• Alternating irinotecan with oxaliplatin combined with UFT plus leucovorin (SCOUT) in metastatic colorectal cancer.

      Sheikh, Hamid Y; Valle, Juan W; Waddell, Thomas K; Palmer, Karen; Wilson, Gregory; Sjursen, Ann-Marie; Craven, Olive; Swindell, Ric; Saunders, Mark P; Department of Clinical Oncology, Christie Hospital, Manchester, UK. (2008-08-19)
      Tegafur-uracil (UFT) plus leucovorin (LV, folinic acid) with alternating irinotecan and oxaliplatin were effective and well tolerated in patients with metastatic colorectal cancer (mCRC) in a phase I study. This study expanded the maximum tolerated dose group. Patients aged >or=18 years had histologically confirmed, inoperable, previously untreated, measurable mCRC. Patients received irinotecan 180 mg m(-2) on day 1, oxaliplatin 100 mg m(-2) on day 15 and UFT 250 mg m(-2) plus LV 90 mg on days 1-21 every 28 days. The phase I/II study comprised 45 patients, 29 at the maximum tolerated dose (MTD). The response rate in 38 evaluable patients was 63% (95% confidence interval (CI): 49-80). Median time to progression and overall survival were 8.7 months (95% CI: 7.9-10.4) and 16.8 months (95% CI: 9.6-25.3), respectively. In the MTD group, one patient had grade 3 leucopenia; one had grade 3 neutropaenia; three had grade 3 diarrhoea; and one had grade 3 neurotoxicity. No hand-foot syndrome grade >1 was seen. In total, 67% of eligible patients received second-line therapy. UFT plus LV with alternating irinotecan and oxaliplatin is an efficacious first-line treatment for mCRC, with minimal neurotoxicity and hand-foot syndrome.
    • Irinotecan+5-fluorouracil with concomitant pre-operative radiotherapy in locally advanced non-resectable rectal cancer: a phase I/II study.

      Iles, S M; Gollins, Simon W; Susnerwala, Shabbir; Haylock, B; Myint, A Sun; Biswas, A; Swindell, Ric; Levine, Edward; Department of Clinical Oncology, The Christie Hospital NHS Trust, Manchester M20 4BX, UK. (2008-04-08)
      In the UK, 10% of patients diagnosed with rectal cancer have inoperable disease at presentation. This study ascertained whether the resectability rate of inoperable locally advanced rectal cancer was improved by administration of intravenous irinotecan, 5-fluorouracil (5-FU) and pelvic radiotherapy. During phase I of the trial (n=12), the dose of irinotecan was escalated in three-patient cohorts from 50 mg m(-2) to 60 mg m(-2) to 70 mg m(-2) to identify the maximum tolerated dose (60 mg m(-2)). In phase II, 31 patients with non-resectable disease received 45 Gy radiotherapy and 5-FU infusions (200 mg m(-2) per day) for 5 weeks. Irinotecan (60 mg m(-2)) was given on days 1, 8, 15 and 22. After treatment, patients were operated on if possible. Thirty patients completed the protocol, 28 underwent surgery. Before surgery, MRI restaging of 24 patients showed that 19 (79%) had a reduction in tumour stage after treatment (seven complete clinical response and 12 partial). Of 27 patients followed up after surgery, 22 (81%) had clear circumferential resection margins. Disease-free and overall survival estimates at 3 years were 65 and 90%, respectively. The regimen was well tolerated. Irinotecan, 5-FU and radiotherapy results in tumour downgrading, allowing resection of previously inoperable tumour with acceptable toxicity.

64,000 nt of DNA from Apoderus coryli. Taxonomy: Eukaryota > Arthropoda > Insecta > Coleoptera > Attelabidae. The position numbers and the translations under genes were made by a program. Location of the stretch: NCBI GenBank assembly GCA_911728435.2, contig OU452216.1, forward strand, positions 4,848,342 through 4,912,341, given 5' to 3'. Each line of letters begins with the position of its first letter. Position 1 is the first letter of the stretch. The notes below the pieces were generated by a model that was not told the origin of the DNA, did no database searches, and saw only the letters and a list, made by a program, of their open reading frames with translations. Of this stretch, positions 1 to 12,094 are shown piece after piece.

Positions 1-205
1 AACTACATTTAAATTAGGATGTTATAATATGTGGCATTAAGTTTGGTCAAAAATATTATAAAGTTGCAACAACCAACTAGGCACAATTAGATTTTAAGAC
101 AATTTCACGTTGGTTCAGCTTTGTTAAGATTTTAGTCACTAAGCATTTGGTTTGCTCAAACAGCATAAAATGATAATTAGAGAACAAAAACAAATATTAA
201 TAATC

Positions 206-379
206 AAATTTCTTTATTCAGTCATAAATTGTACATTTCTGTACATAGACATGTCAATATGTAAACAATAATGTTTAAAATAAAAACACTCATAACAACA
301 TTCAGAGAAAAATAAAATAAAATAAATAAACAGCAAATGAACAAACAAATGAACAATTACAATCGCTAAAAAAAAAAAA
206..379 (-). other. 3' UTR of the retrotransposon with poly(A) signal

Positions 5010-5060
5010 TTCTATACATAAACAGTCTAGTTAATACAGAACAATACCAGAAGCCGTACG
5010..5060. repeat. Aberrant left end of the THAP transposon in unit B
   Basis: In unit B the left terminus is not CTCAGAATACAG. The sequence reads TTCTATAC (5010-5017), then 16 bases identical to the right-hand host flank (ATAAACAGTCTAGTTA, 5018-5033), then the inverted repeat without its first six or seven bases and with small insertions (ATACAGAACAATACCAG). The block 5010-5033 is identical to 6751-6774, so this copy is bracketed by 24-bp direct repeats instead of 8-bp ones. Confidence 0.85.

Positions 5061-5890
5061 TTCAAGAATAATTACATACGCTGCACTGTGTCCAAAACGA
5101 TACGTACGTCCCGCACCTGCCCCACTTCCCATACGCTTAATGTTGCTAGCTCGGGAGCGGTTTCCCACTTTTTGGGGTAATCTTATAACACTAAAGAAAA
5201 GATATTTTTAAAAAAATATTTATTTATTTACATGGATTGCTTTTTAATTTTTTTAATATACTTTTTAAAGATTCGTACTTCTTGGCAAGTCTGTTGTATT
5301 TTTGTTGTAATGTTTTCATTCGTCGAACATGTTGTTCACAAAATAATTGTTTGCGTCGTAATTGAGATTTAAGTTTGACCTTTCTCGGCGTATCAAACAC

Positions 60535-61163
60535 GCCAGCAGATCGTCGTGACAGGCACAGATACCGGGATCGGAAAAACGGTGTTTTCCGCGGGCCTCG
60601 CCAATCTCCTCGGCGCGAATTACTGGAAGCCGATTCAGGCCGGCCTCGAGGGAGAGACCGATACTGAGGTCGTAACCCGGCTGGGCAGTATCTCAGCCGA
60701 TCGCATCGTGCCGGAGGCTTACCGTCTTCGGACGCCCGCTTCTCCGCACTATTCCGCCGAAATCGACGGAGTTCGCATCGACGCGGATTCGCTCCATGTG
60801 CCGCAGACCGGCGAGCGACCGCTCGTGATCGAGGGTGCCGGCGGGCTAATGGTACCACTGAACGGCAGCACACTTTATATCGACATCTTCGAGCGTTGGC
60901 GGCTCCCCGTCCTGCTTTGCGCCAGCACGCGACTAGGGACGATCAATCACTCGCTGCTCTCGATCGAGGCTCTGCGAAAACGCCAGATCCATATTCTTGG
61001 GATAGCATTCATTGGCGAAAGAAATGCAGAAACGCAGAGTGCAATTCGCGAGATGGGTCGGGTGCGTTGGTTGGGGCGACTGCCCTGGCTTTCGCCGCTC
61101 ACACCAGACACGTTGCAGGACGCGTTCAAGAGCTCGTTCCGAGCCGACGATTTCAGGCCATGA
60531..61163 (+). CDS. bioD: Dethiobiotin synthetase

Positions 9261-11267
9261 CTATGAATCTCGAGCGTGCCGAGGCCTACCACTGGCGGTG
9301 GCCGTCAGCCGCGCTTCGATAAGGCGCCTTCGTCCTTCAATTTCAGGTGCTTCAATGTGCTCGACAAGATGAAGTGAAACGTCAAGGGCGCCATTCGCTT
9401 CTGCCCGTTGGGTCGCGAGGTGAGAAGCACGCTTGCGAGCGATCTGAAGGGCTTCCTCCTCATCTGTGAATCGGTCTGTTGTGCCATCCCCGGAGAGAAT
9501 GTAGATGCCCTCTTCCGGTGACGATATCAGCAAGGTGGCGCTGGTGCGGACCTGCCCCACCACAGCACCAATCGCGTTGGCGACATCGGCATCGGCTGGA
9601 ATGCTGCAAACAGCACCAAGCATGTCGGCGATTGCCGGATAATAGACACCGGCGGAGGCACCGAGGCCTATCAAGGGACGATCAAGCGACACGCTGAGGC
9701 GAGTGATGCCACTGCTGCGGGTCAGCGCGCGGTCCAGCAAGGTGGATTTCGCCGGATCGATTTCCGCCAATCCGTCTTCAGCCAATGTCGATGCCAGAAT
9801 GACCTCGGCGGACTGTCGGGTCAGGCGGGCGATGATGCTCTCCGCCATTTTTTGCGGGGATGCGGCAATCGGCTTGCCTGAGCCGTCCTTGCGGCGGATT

• The role of UFT in metastatic colorectal cancer.

      Bennouna, Jaafar; Saunders, Mark P; Douillard, Jean-Yves; Centre R Gauducheau, St Herblain, France. j-bennouna@nantes.fnclcc.fr (2009)
      5-Fluorouracil (5-FU) has been the most widely used chemotherapeutic agent for metastatic colorectal cancer (mCRC) and 5-FU combination therapy improves efficacy compared with monotherapy. The oral fluoropyrimidine UFT (tegafur-uracil) with leucovorin (LV) improves tolerability and has replaced 5-FU in many regimens. The efficacy and tolerability of UFT with LV in the first-line treatment of mCRC has been demonstrated in a number of phase II studies. In two phase III studies, UFT with LV has been shown to have comparable efficacy and improved tolerability versus intravenous bolus 5-FU, with very few cases of hand-foot syndrome (HFS). Indirect comparisons of UFT and capecitabine suggest that they are comparable in terms of survival. In first-line treatment, UFT in combination with oxaliplatin (TEGAFOX) or irinotecan (TEGAFIRI) is effective and well tolerated, with similar efficacy and tolerability to the corresponding 5-FU- and capecitabine-based combinations, but with a lower incidence of HFS. Alternating cycles of TEGAFOX and TEGAFIRI are effective and well tolerated, and the combination of TEGAFIRI and the targeted monoclonal antibody cetuximab has shown promising activity, similar to that of FOLFIRI plus cetuximab. UFT can be considered a rational replacement for intravenous 5-FU in the first- and second-line treatment of patients with mCRC.